Puerto Pollensa & Cala San Vicenç

In the north-Northwest of Mallorca land and sea come together in a big way, creating picturesque small coves framed by the rugged cliffs of the Serra de Tramuntana.

This dramatic landscape is in contrast to the great fruit plantations that extend across the triangle formed by Pollença, Cala SanVicente and Port Pollensa. But it is the sandy beaches that attract the majority of the tourists. The Bays of Pollensa and Alcudia are some of the busiest places in Mallorca for hungry visitors and for sun worshippers.

Due to length of its beach, the winds and water depth, the bay of Alcudia has become one of the most popular destinations for surfers around the world.

The Archduke Luis Salvador described the fishing village of Port Pollensa in detail in his work on the Balearic Islands published in 1897. he mentions the small road running  parallel to the sand leading to the Bay of Pollença, but does not speak of this wide beach because that was considered a useless piece of land of no interest 100 years ago.

General Franco ordered republican prisoners, mostly Basques, to construct a road from Cap Formentor to Cap Pinar across the entire bay of Pollença to the Peninsula Sa Victoria. The Spanish army still maintains a base in the Cap Pinar military zone that is restricted.

The most successful crime author ever, Agatha Christie, wrote enthusiastically about the Port of Pollença. In the first decades of the twentieth century there were only a few small family hotels and the first tourists were all British. The Port, as it was called by the Pollensina, has never ceased to be British, it continues to be a pull to well-off tourists and has little in common with the great centres of mass English tourism in the south, such as Magaluf and Palma Nova.

The Catalan artist Anglada Camarasa lived in Port de Pollença for many years, and he died there in 1959. He is considered the founder of the Pollensina School, a group of artists including the photographer Guillem Bestard. Camarasa made Mallorca famous far beyond its coastline. Many artists settled in the fishing village and in 1930 there were a number of 500 people registered in the town.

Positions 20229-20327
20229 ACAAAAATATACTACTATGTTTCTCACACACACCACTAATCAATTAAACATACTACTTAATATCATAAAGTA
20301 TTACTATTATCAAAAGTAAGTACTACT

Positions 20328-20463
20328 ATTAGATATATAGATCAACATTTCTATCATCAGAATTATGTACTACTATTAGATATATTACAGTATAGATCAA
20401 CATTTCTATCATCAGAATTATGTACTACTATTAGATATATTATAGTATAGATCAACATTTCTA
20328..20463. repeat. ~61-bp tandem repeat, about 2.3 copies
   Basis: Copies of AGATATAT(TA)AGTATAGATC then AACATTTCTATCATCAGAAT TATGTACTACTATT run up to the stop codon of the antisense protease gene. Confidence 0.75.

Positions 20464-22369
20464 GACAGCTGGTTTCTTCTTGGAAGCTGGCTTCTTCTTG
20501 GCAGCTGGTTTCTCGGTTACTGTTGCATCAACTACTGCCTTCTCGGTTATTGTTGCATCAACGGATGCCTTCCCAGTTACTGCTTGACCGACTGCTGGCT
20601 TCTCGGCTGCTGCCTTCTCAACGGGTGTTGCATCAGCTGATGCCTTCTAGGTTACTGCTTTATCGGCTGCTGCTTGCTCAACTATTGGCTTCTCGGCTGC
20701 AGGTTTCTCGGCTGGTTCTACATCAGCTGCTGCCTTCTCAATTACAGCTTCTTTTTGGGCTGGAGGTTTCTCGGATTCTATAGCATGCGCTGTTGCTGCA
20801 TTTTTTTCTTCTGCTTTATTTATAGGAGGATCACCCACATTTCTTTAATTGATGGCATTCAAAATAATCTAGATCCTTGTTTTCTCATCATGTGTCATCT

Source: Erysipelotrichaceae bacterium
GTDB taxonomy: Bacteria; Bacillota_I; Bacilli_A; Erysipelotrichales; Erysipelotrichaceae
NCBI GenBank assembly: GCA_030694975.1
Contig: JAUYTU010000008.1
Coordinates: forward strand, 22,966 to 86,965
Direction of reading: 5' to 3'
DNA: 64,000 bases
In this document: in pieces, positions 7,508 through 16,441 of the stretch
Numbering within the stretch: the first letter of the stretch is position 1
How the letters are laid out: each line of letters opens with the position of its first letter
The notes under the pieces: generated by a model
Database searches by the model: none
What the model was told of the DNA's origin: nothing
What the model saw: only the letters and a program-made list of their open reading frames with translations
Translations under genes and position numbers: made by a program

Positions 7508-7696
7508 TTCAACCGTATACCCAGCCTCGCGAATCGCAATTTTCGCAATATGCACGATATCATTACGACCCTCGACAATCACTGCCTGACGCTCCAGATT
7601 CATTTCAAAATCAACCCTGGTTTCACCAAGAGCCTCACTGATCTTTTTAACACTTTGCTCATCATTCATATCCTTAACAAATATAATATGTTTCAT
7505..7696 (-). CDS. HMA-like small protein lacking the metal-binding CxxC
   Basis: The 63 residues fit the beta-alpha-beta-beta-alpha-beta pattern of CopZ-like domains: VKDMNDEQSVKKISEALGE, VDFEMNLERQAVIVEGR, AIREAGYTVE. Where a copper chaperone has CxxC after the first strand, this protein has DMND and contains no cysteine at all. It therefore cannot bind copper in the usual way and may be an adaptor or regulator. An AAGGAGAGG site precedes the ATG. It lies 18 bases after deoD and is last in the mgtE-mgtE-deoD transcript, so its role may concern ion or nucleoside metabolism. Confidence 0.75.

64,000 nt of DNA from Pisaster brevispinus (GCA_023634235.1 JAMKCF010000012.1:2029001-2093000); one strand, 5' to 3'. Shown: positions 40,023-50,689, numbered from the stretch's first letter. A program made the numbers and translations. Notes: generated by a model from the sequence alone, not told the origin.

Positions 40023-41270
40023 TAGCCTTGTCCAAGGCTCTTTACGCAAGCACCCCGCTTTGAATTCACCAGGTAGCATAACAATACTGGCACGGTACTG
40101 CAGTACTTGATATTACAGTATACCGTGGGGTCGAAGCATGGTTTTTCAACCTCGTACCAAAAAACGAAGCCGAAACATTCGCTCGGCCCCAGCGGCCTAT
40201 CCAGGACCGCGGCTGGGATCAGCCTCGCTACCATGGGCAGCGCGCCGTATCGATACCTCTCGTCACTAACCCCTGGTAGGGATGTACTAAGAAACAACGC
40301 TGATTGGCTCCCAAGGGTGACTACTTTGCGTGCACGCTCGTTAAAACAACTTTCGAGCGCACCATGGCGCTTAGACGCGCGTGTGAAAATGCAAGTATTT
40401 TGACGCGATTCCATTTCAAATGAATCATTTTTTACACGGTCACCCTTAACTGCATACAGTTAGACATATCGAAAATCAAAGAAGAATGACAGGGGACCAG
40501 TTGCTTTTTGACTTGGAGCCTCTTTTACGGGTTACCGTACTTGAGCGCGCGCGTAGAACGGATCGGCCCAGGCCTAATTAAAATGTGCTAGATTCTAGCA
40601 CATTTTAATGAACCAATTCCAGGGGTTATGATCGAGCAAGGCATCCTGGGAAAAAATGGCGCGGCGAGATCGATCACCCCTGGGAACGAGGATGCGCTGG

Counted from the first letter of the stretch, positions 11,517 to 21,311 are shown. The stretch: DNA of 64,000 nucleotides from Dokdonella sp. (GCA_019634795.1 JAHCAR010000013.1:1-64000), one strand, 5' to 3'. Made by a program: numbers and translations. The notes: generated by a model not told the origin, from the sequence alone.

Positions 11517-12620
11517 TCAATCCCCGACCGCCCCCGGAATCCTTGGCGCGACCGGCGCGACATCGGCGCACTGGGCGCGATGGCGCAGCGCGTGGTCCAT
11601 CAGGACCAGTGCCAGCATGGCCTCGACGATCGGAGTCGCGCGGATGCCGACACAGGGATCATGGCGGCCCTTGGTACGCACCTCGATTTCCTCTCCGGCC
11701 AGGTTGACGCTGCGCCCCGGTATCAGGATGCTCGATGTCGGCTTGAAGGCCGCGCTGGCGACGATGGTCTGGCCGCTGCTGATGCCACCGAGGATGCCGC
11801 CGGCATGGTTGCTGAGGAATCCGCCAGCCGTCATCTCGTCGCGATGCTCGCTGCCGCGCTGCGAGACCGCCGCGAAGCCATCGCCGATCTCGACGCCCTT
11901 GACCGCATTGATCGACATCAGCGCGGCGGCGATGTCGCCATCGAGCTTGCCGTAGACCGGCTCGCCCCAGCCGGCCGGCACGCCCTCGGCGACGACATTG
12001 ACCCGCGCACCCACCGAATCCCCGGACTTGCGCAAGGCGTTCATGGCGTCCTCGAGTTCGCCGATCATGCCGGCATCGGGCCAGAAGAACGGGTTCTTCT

The Argentine artist Adam Diehl oversaw the building of the legendary Hotel Formentor, which still remains a luxury meeting place for international celebrities.

The Royal Yacht Club in the Port is a futuristic style building with Californian features. The natural harbour of Pollensas bay is relatively protected from strong waves.

Throughout the area of Boquer one road leads to Cala Boquer: a picturesque bay which is reached by passing between the Serra de Cavall Bernat and Coll de Mormorall, with a height of 353 metres.

The San Vicente valley is rich for many reasons, not only for its attraction to landscape painters. Next to the prehistoric caves there is a bridge that was built back in the time of the Roman occupation. Along the valley lies a fertile plain which is often quoted in the records as a region of high productivity. Even today there are properties which house a large number of chickens which are raised freely with tame pigs, sheep and goats, all a long way away from the mass rearing of high technology.

The valley creates a natural link between the open sea in the north and the bay of Pollensa, an exceptional area for hiking and a land rich in artefacts that are the subject of study for archaeolists.

Cala San Vicente has three sandy coves that open to the north, less protected from the onslaught from the north wind, the Tramuntana. The rock formation of the Serra de Cavall Bernat, with its peaks and undulating lines reminiscent of horse trails, which doesn’t offer any protection either. So the north wind sends its strong gusts, as the waves hit the rocks with a crash in seconds.

Pure nature: simply beautiful.